This sequence also edits in scenes of the police force quietly getting set-up to raid the building.  I especially like the shots of the S.W.A.T. team members sliding along a rope from one high rise rooftop to another.  It is photographed in a realistic way so you see them dangling high in the air with nothing but the street below, which made me cringe a little.  This is also a great chance to see Garret Morris in a pre-Saturday Night Live role playing the head of the S.W.A.T. team.

There is very little that I didn’t like in this film that I otherwise found to be original and engaging from start to finish. However, of the two issues that I do have, one is the ending, which in typical 70’s fashion was a bit of downer. It does have a twist to it, but it is not as clever as I think the film-makers thought it was.  There is also a glaring factual error that in a film as sophisticated and polished as this should never have happened.  It deals with a woman on a phone stating that she is calling from Wichita Falls, Kansas.  Now Kansas does have a city of Wichita, but Wichita Falls is actually in Texas.

I highly recommend this movie not only to those who may be fans of Connery or director Lumet, but also to those who enjoy movies with an offbeat story and approach.

My Rating: 8 out of 10

Released: June 17, 1971

Runtime: 1Hour 39Minutes

Rated PG

Director: Sidney Lumet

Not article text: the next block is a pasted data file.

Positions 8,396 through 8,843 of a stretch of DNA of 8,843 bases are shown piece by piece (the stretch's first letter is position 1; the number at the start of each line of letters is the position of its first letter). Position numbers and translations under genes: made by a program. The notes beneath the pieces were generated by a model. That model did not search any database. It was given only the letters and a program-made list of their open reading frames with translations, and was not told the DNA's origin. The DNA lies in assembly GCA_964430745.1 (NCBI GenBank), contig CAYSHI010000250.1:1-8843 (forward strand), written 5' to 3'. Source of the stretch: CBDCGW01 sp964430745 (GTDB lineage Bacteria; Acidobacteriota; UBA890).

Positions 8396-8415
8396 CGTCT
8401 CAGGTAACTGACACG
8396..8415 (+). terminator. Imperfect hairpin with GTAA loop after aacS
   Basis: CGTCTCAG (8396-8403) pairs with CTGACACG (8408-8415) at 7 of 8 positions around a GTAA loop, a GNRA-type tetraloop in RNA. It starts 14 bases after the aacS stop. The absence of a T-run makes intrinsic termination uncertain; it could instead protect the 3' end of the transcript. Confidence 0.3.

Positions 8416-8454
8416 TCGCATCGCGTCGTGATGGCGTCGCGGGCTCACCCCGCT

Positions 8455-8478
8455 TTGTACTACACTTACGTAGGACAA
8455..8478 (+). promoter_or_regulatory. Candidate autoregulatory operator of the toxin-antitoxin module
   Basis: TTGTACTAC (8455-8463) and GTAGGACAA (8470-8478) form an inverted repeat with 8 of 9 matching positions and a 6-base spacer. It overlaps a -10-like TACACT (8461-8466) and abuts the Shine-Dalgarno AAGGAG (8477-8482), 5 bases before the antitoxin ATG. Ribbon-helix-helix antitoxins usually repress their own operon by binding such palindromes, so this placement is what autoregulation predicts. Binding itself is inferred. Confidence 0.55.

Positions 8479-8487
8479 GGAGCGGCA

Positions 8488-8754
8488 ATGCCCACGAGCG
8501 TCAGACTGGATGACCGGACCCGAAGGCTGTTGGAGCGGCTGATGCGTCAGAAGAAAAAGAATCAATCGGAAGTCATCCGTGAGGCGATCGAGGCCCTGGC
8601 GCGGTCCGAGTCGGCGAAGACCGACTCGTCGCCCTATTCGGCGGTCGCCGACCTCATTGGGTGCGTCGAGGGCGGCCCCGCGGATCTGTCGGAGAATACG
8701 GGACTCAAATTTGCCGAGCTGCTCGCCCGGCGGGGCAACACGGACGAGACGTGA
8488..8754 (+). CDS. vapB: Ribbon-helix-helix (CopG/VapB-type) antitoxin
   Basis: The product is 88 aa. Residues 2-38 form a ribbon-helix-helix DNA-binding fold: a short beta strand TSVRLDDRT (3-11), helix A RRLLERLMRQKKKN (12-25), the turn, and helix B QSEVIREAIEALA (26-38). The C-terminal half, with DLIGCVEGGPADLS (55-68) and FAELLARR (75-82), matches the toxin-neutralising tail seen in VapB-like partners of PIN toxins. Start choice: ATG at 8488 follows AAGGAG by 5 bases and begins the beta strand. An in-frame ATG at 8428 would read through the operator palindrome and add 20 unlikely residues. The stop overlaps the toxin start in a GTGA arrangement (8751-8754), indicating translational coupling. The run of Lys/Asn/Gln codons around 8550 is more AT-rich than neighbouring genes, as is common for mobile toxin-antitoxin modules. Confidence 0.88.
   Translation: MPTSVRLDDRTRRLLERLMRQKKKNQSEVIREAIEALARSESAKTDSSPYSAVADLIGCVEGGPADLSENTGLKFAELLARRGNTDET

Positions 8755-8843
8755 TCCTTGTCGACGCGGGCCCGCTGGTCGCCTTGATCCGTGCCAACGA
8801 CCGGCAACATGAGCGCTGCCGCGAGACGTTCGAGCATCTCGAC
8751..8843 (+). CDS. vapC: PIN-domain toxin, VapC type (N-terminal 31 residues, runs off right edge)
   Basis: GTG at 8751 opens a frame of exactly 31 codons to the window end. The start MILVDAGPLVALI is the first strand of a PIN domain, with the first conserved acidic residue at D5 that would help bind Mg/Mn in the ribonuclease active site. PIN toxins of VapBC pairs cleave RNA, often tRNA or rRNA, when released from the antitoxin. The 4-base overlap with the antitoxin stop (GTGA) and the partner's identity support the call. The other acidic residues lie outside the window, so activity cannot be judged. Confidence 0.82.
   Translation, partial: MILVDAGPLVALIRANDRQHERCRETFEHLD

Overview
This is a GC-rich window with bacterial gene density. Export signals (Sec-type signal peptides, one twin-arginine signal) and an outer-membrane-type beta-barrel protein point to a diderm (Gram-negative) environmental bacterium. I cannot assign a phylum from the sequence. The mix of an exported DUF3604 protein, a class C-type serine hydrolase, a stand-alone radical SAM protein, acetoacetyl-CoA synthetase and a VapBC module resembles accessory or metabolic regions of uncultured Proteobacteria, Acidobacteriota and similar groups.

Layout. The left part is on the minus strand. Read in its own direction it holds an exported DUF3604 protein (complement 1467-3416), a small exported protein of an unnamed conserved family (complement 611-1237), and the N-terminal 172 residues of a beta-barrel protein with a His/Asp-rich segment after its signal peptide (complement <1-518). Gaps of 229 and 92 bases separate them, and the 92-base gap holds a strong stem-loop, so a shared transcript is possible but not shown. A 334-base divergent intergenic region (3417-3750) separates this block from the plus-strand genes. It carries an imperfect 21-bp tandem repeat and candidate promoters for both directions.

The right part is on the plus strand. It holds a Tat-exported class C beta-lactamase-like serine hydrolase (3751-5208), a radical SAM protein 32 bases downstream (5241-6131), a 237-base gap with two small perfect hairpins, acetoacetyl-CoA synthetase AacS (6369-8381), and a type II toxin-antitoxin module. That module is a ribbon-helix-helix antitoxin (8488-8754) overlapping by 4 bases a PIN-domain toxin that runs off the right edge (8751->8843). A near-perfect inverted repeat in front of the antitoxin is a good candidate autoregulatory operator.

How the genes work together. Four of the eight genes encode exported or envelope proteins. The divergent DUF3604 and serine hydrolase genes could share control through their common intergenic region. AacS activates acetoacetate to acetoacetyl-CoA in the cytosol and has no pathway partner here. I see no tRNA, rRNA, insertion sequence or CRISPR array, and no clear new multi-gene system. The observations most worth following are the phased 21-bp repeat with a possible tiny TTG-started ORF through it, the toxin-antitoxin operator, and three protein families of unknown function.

Studio: Columbia Pictures

Available: VHS, DVD, Amazon Instant Video

Charley Varrick (1973)

By Richard Winters

My Rating: 7 out of 10

4-Word Review: Charley outsmarts them all.

Charley Varrick (Walter Matthau) is a crop duster and former stunt pilot who in order to make ends meet robs small banks in and around the state of Nevada. He does this with the help of his girlfriend Nadine (Jacqueline Scott) as well as a young, quick tempered man named Harmen Sullivan (Andrew Robinson). Unfortunately the latest bank that they rob was a front for the mob and the money they take was already stolen cash and the mob is soon hot on their trail as are the police. Worse is the fact that Charley and Harman don’t seem to see eye to eye on anything, which leads to a lot of intense confrontations and intrigue at every turn.

Initially I felt Matthau may have been miscast. We are so used to seeing him in comedies that watching him in a movie that features gritty violence seems almost unsettling. However, as the movie wears on and the story gets more intricate I started to really enjoy Matthau’s character and felt he was a perfect fit. I loved how he is so laid back and unassuming and yet in his own subtle way still manages to outwit everyone, even the dangerous mob. The film definitely feeds off of the confrontations between Charley and Harman who are diametrically different in every aspect. The fact that Charley manages to get the upper hand on the otherwise violent prone, out-of-control young man makes it all the more pleasing.

Robinson again gives another outstanding performance. The guy is an amazingly intense actor, who has never been given his just recognition. The guy stole the film in his most famous part as the killer Scorpio in Dirty Harry and he practically does it here as well.

Woodrow Parfrey another unfairly over-looked character actor gives a delightful performance as the timid bank manager stuck between the mob and the police. The conversation that he has with the mob boss Maynard Boyle (John Vernon) out near a cow pasture where they ascertain that the cows may have it better in life than the humans is memorable.